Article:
• CONFIDENTIAL Subject to the Nondisclosure Provisions of H. Res. 895 of the 110th Congress as Amended 63. The Board also notes that while the OCE was able to interview six former employees of PMA that provided general information on PMA and its business practices, many remaining former employees either refused to consent to interviews or did not return calls from the OCE. In addition, the OCE was unable to obtain any evidence within PMA’s possession. 64. The Board makes the recommendation contained in this referral based on the factual record before it. Given its recommendation to dismiss, the Board does not recommend the issuance of subpoenas, but recognizes that the Committee on Standards of Official Conduct may determine otherwise. 18
  • EXHIBIT 1 09-9099_1
  • CONFIDENTIAL Subject to the Nondisclosure Provisions of H. Res. 895 of the 110th Congress as Amended OFFICE OF CONGRESSIONAL ETHICS UNITED STATES HOUSE OF REPRESENTATIVES MEMORANDUM OF INTERVIEW IN RE: Representative John Murtha REVIEW #: 09-9099 DATE: November 6, 2009 LOCATION: United States Capitol H-140 TIME: 10 a.m. – 11 a.m. (approximately) PARTICIPANTS: Omar Ashmawy Leo Wise Representative John Murtha SUMMARY: Representative John Murtha represents the 12th Congressional District of Pennsylvania. The OCE requested an interview with Representative Murtha on July 20, 2009, and he consented to an interview. Representative Murtha made the following statements in response to our questioning: 1. Representative Murtha was given an 18 U.S.C. § 1001 warning and consented to an interview. He signed a written acknowledgement of the warning, which will be placed in the case file in this review. 2. Representative Murtha was first elected to Congress in a special election on February 5, 1974. Since he has held the office, he served 34 years on the Appropriations Committee and 25 years on the Appropriation Sub-committee for Defense. 3. When asked generally about earmarks, the Member said that small business gets left out of the appropriations process and that is what earmarks are for. The United States Constitution says that earmarks are appropriate for the country and appropriate to take care of the district. 4. When the news of the FBI’s raid on Paul Magliocchetti’s lobbying firm, PMA, became public and accusations of wrongdoing surfaced, staff on the committee thought the committee should take out the earmarks for PMA clients. Despite the fact that Representative Obey wanted to take them out as well, Representative Murtha would not. 5. The Congressman explained that the appropriations process can’t work without a good lobbyist, and PMA had as good lobbyists as you can find. This is how PMA differed from other lobbying firms. PMA hired individuals who had worked in government and the military and who knew the issues as well as or better than anyone. Mr. Paul Magliocchetti was smarter than the average lobbyist and understood what was important MOI – Page 1 of 3 OFFICE OF CONGRESSIONAL ETHICS 09-9099_2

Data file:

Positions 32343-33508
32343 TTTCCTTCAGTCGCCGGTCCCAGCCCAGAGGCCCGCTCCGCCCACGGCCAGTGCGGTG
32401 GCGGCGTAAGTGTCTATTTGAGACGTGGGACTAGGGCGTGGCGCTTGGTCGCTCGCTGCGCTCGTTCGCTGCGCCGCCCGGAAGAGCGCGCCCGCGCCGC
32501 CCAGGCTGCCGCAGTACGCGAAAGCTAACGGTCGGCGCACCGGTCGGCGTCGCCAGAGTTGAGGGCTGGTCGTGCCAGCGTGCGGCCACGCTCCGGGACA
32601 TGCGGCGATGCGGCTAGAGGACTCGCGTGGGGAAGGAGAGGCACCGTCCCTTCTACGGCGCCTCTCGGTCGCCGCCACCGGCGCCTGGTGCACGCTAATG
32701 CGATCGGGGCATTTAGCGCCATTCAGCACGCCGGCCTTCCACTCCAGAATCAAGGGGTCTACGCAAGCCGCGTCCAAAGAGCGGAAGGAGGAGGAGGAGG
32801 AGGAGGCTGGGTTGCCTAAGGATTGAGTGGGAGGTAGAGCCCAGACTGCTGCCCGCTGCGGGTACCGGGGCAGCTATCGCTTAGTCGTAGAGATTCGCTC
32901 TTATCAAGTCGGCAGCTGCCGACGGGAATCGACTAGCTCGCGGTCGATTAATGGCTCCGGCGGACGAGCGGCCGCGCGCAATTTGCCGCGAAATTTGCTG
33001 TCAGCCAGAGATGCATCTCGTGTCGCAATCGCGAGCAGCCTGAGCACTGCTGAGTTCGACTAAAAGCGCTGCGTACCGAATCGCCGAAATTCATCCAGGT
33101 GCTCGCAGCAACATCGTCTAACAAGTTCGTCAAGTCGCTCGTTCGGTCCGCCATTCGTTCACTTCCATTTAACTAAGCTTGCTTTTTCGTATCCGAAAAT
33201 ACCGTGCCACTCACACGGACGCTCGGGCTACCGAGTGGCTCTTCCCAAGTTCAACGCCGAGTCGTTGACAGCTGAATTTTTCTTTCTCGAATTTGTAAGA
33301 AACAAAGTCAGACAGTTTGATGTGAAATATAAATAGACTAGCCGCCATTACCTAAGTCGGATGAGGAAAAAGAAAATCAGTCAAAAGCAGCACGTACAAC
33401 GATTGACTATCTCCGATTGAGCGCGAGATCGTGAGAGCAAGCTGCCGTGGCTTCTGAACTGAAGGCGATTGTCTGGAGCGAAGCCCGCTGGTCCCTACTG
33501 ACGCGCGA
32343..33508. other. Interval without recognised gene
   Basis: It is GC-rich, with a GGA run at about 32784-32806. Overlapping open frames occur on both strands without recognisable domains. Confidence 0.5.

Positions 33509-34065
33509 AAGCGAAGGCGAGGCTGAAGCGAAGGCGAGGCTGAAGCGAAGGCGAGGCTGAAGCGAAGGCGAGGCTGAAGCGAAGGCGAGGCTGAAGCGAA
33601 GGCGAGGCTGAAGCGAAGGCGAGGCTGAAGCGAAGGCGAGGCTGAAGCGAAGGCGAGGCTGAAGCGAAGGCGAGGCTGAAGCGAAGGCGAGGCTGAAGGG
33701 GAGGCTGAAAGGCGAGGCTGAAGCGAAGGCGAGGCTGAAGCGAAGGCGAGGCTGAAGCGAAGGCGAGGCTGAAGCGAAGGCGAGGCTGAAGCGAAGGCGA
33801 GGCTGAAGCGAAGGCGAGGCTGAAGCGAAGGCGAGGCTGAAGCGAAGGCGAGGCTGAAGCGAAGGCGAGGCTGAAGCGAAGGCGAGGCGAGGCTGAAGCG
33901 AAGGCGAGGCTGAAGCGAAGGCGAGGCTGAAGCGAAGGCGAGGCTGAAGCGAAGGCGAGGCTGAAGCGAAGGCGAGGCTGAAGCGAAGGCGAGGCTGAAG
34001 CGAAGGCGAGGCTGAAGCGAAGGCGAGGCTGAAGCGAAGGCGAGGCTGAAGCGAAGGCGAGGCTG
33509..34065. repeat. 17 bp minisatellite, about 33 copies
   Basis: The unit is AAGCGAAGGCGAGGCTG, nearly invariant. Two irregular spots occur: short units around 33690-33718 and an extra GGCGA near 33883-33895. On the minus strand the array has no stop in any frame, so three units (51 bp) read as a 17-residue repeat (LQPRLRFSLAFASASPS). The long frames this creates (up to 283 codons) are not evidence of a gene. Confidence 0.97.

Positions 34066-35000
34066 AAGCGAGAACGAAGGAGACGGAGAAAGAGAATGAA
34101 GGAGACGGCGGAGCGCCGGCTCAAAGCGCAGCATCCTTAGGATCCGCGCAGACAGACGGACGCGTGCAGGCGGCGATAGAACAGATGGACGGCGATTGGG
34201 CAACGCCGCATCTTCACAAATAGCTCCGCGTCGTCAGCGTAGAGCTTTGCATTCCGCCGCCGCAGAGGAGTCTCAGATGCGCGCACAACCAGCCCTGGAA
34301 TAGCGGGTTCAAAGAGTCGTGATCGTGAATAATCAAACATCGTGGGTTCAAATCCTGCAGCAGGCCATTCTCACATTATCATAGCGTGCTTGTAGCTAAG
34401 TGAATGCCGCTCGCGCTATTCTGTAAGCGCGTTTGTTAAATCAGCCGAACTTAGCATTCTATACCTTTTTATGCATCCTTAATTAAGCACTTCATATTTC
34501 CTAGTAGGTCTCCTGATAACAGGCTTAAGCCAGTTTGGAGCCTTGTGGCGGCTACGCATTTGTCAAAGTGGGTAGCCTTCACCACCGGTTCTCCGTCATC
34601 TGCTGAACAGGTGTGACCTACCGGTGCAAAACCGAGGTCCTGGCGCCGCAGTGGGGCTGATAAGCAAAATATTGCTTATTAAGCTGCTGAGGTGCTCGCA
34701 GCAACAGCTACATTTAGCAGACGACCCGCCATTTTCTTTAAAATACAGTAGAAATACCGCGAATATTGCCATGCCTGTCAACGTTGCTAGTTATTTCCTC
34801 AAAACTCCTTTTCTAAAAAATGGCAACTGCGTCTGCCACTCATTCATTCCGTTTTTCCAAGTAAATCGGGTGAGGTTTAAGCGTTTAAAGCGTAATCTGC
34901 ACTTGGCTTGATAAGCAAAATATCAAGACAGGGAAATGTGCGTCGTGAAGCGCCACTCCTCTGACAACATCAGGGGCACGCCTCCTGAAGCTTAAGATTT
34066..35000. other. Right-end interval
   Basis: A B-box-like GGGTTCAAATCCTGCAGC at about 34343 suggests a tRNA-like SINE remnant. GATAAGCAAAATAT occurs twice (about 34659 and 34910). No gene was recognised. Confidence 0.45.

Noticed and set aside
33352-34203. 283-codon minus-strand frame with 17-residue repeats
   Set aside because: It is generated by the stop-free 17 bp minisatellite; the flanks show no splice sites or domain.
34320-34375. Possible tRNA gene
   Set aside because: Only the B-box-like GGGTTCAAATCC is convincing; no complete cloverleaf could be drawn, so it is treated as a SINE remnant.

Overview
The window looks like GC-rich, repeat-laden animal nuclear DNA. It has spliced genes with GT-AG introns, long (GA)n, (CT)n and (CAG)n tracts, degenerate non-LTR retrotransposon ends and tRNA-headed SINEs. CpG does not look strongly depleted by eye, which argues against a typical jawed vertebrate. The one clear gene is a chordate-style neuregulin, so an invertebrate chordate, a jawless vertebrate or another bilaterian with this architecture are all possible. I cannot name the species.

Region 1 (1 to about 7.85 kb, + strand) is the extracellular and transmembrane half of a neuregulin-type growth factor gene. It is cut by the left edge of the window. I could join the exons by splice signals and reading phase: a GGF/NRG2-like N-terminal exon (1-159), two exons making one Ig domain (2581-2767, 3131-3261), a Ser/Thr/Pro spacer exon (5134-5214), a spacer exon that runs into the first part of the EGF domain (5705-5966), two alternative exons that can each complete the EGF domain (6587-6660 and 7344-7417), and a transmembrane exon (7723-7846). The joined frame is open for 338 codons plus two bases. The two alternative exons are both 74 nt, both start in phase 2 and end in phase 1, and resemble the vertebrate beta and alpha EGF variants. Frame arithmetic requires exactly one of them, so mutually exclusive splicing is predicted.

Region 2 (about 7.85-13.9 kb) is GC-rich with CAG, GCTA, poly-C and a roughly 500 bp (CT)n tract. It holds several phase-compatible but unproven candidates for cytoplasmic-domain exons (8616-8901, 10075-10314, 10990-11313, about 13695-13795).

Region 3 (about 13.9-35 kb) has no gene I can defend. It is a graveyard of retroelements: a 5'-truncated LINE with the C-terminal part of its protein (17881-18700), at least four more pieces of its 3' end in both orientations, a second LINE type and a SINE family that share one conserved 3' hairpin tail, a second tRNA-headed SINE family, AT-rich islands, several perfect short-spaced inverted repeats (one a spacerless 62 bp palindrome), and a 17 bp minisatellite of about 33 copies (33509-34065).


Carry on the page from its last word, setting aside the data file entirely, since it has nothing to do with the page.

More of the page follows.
• CONFIDENTIAL Subject to the Nondisclosure Provisions of H. Res. 895 of the 110th Congress as Amended to Members. For instance, Mr. Magliocchetti knew that the economic development of Representative Murtha’s district was a high priority for the Congressman and therefore brought good projects that created jobs to the Congressman for his support. 6. Congressman Murtha knew Mr. Magliocchetti from the time Mr. Magliocchetti worked on the Appropriations Subcommittee on Defense. He has seen Mr. Magliocchetti at numerous fundraisers and has interacted with him professionally and socially over the years. He has not spoken with Mr. Magliocchetti since shortly after the FBI raided PMA’s offices. 7. Representative Murtha has a personal relationship with Mr. Dan Cunningham who was a former PMA lobbyist. He has spent time with Mr. Cunningham since PMA went out of business, but Representative Murtha and Mr. Cunningham have not spoken about the FBI raid of PMA’s office. Mr. Cunningham has never talked about the subject with the Congressman and the Congressman has not asked about what happened. 8. The Member explained that his earmark selection process is entirely staff driven. Everybody who submits a request gets considered and he seldom intercedes for a particular earmark. Instead, he delegates the selection process to his staff. In addition, the “big staff” of the committee also looks over the requests. The primary guidance he gives his staff when vetting earmark requests is to be fair and look for projects that produce 1) jobs for his district and 2) worthwhile projects. Congressman Murtha considers it his job to produce for his district. Contributions are not part of the criteria. 9. Representative Murtha highlighted earmarks that have saved the country money, and explained that the process has to be competitive under the new provision the committee has adopted. 10. When asked about the role of PMA in the earmark process, the Congressman told the OCE that PMA helped small business. As an example, he pointed to DRS Technologies. When DRS started they had 24 people. After they were given a number of projects, it has since grown into a large company and is now one of the fastest growing defense contractors. 11. On the topic of fundraising, Congressman Murtha “does not have a clue who donates” to him. He is less interested in contributions and more interested in investment in his district. Representative Murtha told the OCE that he knew some companies thought that contributing to his campaign might increase the likelihood of receiving an earmark, but in reality he often did not even recognize the individuals who attend his fundraisers. 12. He has never called a person or company and asked for a contribution. Instead, Ms. Susan O’Neil is his full-time fundraising consultant. She manages his fundraising efforts. Representative Murtha stated that he did not know who gave to his campaign and he has MOI – Page 2 of 3 OFFICE OF CONGRESSIONAL ETHICS 09-9099_3